Fittest loser
Article posted: 1/30/2013 12:54 PM

Native landscape expert to discuss 'weed wars'

Brett Rappaport

Brett Rappaport

 
The perception of the difference between what is a weed and what is a wildflower will be discussed Feb. 5 at the Lake-to-Prairie Chapter of Wild Ones meeting at Fremont Public Library.

The perception of the difference between what is a weed and what is a wildflower will be discussed Feb. 5 at the Lake-to-Prairie Chapter of Wild Ones meeting at Fremont Public Library.

 

Courtesy of Lake-to-Prairie Chapter of Wild Ones

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By Lake-to-Prairie Chapter of Wild Ones submission

One person's weed is another person's wildflower and that difference in perception has led to "weed wars" as homeowners strive to convince others to go native.

Join the Lake-to-Prairie Chapter of Wild Ones and attorney Brett Rappaport, an expert on native landscapes, to discuss natives, weeds, and the ordinances that define them from 7 to 8:45 p.m. Tuesday, Feb. 5, at Fremont Public Library, 1170 North Midlothian Road, Mundelein.

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Far too often, efforts to create a more natural landscape have met with resistance rooted in ignorance or misinformation. The weapon most often used to try to bring natural landscapers into conformity with the American lawn ethic is the local weed ordinance.

What are weed ordinances, and why are they applied to natural landscapes? In a suburban culture in which a lush carpet of green grass is the norm, ambiguous weed laws have been used by neighbors and village officials to prosecute those who choose to "grow" vs. those who argue that all in the town must "mow."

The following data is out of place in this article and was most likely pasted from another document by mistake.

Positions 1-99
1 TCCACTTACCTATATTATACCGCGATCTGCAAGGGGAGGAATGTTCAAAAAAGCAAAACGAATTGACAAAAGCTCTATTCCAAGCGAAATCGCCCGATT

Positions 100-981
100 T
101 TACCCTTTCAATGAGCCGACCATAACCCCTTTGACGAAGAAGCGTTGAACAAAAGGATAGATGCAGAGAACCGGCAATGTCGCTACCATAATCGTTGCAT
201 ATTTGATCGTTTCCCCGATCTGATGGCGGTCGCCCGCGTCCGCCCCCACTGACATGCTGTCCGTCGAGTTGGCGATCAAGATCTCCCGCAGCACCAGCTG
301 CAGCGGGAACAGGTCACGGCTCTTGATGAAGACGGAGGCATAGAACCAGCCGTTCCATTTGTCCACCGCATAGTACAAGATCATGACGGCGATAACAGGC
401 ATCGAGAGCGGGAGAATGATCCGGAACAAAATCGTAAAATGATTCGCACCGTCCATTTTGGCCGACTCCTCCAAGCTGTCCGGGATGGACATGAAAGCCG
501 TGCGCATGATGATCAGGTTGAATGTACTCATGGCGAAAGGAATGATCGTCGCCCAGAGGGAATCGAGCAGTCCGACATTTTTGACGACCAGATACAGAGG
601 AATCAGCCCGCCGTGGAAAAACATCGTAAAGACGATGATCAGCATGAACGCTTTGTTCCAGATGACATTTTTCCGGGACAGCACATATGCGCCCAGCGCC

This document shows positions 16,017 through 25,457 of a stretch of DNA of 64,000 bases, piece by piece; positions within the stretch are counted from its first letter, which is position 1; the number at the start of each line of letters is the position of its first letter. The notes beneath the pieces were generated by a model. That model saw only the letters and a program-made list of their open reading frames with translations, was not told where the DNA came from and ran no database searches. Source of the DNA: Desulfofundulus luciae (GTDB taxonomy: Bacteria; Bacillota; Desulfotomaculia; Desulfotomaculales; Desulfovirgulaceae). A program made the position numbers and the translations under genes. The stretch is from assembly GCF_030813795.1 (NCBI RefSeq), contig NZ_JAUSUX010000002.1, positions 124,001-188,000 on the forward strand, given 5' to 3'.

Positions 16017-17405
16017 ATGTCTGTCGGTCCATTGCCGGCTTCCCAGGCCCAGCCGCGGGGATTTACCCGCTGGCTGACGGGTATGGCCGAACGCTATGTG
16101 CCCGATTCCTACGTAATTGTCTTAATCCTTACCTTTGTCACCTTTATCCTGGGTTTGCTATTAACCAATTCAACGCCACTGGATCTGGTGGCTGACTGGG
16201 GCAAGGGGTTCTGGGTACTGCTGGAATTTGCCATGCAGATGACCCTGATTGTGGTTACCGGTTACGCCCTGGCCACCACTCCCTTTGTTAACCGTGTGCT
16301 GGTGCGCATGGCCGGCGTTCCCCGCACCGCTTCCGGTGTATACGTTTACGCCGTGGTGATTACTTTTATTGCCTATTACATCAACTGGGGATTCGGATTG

A big difference exists, however, between a yard full of noxious, invasive weeds and an intentionally planted natural landscape.

Weed laws are generally "complaint-driven" statutes; that is, someone must file a complaint to activate them and nearly all weed ordinance prosecutions are rooted in neighbor-to-neighbor disputes that often are initially unrelated to natural landscaping.

The first step is to educate yourself so you can tell your neighbor the difference between monarda and chicory.

Bret Rappaport is an adjunct English professor at Dominican University and a partner with the Chicago law firm of Hardt Stern & Kayne. He is nationally recognized for his knowledge of and commitment to the preservation of the natural heritage by educating about and advocating for native landscapes, wildflowers, and prairies.

There is no fee and registration is not required.

For information, contact Rick Sanders at (224) 377-8201 or Lake2Prairie.WildOnes@gmail.com, or visit [URL]http://www.wildones.org/chapters/lake2prairie/;http://http://www.wildones.org/chapters/lake2prairie/[URL].

Lake-to-Prairie is a chapter of Wild Ones, a national not-for-profit organization that promotes the use of native plants in landscapes. [/URL]

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